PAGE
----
Her new work includes the young adult vampire series Crusade, and The Wolf Springs Chronicles, a young adult werewolf series. Her licensed tribute book Buffy: the Making of a Slayer will be released by 47 North (amazon) in December. She also has selections in Dear Teen Me; IDW's VWars shared world; Zombie Apocalypse: Fightback!; An Apple for the Creature, edited by Charlaine Harris and Toni L.P. Kelner; Shards and Ashes, edited by Melissa Marr and Kelley Armstrong; and Two and Twenty Dark Tales: Dark Retellings of Mother Goose Rhymes. "Clockwork Airlock," a steampunk story, appeared in FutureDaze.

    She is a member of:
    The Romance Writers of America and various sub-chapters
    The Science Fiction and Fantasy Writers of America
    The International Association of Media Tie-in Writers
    The Horror Writers Association

    Her teaching philosophy is this: As the Talmud says, "Every blade of grass has its angel that bends over it and whispers, 'Grow, grow.'" She believes that is best done with kind, specific guidance that inspires and encourages the student to keep going. No one on this earth was born published, and yet many have managed to do it. There are definitely ways to make it more likely, and she is delighted to share her thoughts on the matter with Odyssey.

    Her literary crush is Edgar Allan Poe, and she loves the heavy metal stylings of Sir Christopher Lee. She lives in San Diego with her daughter, Belle, and they have sold two short stories together. Feel free to contact her @nancyholder or https://www.facebook.com/holder.nancy.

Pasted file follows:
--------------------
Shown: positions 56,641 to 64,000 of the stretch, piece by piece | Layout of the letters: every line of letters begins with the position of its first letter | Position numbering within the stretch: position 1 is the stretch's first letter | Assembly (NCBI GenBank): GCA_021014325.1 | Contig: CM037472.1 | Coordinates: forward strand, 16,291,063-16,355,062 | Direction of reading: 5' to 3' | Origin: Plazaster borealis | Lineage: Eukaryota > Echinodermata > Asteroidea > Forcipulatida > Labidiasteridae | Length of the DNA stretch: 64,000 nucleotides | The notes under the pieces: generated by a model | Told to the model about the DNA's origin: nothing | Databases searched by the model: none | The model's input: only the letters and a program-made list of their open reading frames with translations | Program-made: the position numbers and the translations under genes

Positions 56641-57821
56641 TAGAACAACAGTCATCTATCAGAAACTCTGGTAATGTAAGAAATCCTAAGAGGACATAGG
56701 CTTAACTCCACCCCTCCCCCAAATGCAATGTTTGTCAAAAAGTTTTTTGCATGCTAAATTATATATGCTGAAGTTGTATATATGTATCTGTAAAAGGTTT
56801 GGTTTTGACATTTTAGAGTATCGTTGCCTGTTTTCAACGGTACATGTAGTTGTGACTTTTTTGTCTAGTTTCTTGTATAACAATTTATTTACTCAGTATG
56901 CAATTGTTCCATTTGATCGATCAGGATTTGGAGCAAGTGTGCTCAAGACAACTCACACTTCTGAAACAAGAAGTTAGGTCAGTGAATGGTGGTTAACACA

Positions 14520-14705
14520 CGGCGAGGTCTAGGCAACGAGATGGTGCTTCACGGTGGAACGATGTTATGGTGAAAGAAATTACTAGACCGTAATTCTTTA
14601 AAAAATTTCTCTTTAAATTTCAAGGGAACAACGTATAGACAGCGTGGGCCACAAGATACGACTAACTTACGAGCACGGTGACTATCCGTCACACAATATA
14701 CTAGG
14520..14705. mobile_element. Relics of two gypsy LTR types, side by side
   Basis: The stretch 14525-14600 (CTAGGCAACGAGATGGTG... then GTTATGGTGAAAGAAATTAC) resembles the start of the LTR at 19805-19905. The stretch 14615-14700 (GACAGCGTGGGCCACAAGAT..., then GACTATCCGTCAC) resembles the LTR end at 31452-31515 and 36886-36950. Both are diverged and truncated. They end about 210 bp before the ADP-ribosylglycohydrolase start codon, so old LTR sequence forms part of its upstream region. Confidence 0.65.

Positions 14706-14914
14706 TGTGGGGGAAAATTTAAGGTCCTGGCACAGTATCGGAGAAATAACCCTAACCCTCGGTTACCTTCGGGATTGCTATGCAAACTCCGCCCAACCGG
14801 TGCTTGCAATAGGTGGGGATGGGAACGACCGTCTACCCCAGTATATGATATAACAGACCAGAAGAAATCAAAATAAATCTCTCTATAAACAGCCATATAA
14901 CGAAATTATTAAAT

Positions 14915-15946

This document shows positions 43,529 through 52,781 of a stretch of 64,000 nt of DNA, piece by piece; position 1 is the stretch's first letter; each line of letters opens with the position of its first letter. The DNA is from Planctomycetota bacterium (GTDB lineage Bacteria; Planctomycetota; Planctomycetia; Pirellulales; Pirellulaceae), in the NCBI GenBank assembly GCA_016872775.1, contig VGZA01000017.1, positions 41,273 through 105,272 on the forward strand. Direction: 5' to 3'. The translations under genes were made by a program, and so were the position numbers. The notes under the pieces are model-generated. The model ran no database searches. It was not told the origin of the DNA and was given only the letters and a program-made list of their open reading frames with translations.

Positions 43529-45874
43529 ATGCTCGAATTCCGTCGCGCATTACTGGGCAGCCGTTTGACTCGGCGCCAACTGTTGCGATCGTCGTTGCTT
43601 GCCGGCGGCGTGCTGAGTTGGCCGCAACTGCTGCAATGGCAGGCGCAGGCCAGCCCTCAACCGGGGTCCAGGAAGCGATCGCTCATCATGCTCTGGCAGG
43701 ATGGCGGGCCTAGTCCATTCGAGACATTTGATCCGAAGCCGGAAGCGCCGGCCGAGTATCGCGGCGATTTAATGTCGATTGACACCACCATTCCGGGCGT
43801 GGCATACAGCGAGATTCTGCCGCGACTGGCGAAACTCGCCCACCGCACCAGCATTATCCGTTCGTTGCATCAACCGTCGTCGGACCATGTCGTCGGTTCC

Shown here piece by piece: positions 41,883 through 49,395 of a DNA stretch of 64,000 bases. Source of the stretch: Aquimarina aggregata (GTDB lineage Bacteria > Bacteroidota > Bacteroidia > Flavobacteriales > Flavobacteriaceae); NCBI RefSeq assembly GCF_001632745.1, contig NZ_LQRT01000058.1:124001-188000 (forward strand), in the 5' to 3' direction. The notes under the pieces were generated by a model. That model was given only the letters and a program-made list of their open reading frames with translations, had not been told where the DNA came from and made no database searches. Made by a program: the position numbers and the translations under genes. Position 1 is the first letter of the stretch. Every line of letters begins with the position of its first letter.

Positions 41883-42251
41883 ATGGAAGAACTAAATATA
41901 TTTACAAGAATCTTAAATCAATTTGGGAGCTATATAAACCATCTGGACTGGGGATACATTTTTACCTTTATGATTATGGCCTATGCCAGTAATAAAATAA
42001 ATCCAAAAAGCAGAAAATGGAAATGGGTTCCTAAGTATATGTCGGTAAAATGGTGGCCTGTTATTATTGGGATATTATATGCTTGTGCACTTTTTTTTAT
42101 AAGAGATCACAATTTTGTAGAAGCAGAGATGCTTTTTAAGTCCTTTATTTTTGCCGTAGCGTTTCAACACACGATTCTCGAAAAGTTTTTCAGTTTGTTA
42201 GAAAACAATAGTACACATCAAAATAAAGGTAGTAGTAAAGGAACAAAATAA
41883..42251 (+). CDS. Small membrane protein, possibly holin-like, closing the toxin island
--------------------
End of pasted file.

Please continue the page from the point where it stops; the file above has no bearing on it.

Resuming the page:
2013 Guest Lecturers

 
  • Holly Black

    Holly Black Holly Black is the author of bestselling contemporary fantasy books for kids and teens. Some of her titles include The Spiderwick Chronicles (with Tony DiTerlizzi), The Modern Faerie Tale series, The Good Neighbors graphic novel trilogy (with Ted Naifeh), the Curse Workers series, a middle grade ghost story, Doll Bones, and her vampire novel, The Coldest Girl in Coldtown. She has been a finalist for the Mythopoeic Award, a finalist for an Eisner Award, and the recipient of the Andre Norton Award. She currently lives in New England with her husband, Theo, in a house with a secret door.


 




 
  • Patricia Bray

    Patricia Bray Patricia Bray is the author of a dozen novels, including Devlin's Luck, which won the 2003 Compton Crook Award for the best first novel in the field of science fiction or fantasy. A multi-genre author whose career spans both epic fantasy and Regency romance, her books have been translated into Russian, German, Portuguese and Hebrew. She's also spent time on the editorial side of the business, as the co-editor of After Hours: Tales from the Ur-Bar (DAW, March 2011) and The Modern Fae's Guide to Surviving Humanity (DAW, March 2012).

    Patricia lives in a New England college town, where she combines her writing with a full-time career as a Systems Analyst, ensuring that she is never more than a few feet away from a keyboard. To find out more, visit her website at www.patriciabray.com.


 




 
  • Adam-Troy Castro